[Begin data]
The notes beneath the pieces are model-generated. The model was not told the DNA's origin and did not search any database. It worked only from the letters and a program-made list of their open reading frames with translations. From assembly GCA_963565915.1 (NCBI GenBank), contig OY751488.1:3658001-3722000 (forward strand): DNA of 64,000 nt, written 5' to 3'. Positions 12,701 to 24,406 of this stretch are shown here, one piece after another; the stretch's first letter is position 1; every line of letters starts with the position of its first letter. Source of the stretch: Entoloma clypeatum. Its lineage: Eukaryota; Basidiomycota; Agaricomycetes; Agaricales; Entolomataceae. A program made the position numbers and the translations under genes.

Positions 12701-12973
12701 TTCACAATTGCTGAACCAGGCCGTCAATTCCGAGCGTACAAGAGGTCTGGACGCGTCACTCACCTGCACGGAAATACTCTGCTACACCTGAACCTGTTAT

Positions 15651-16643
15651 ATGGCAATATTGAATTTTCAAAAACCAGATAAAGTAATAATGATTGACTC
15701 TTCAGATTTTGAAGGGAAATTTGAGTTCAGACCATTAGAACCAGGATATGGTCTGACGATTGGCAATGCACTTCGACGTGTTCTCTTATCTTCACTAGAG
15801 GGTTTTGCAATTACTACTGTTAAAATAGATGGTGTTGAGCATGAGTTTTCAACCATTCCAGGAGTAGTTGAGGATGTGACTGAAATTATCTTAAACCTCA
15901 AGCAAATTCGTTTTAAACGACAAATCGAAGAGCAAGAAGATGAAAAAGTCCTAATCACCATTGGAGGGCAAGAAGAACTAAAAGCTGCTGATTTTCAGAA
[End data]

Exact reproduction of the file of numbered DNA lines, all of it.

The notes beneath the pieces are model-generated. The model was not told the DNA's origin and did not search any database. It worked only from the letters and a program-made list of their open reading frames with translations. From assembly GCA_963565915.1 (NCBI GenBank), contig OY751488.1:3658001-3722000 (forward strand): DNA of 64,000 nt, written 5' to 3'. Positions 12,701 to 24,406 of this stretch are shown here, one piece after another; the stretch's first letter is position 1; every line of letters starts with the position of its first letter. Source of the stretch: Entoloma clypeatum. Its lineage: Eukaryota; Basidiomycota; Agaricomycetes; Agaricales; Entolomataceae. A program made the position numbers and the translations under genes.

Positions 12701-12973
12701 TTCACAATTGCTGAACCAGGCCGTCAATTCCGAGCGTACAAGAGGTCTGGACGCGTCACTCACCTGCACGGAAATACTCTGCTACACCTGAACCTGTTAT

Positions 15651-16643
15651 ATGGCAATATTGAATTTTCAAAAACCAGATAAAGTAATAATGATTGACTC
15701 TTCAGATTTTGAAGGGAAATTTGAGTTCAGACCATTAGAACCAGGATATGGTCTGACGATTGGCAATGCACTTCGACGTGTTCTCTTATCTTCACTAGAG
15801 GGTTTTGCAATTACTACTGTTAAAATAGATGGTGTTGAGCATGAGTTTTCAACCATTCCAGGAGTAGTTGAGGATGTGACTGAAATTATCTTAAACCTCA
15901 AGCAAATTCGTTTTAAACGACAAATCGAAGAGCAAGAAGATGAAAAAGTCCTAATCACCATTGGAGGGCAAGAAGAACTAAAAGCTGCTGATTTTCAGAA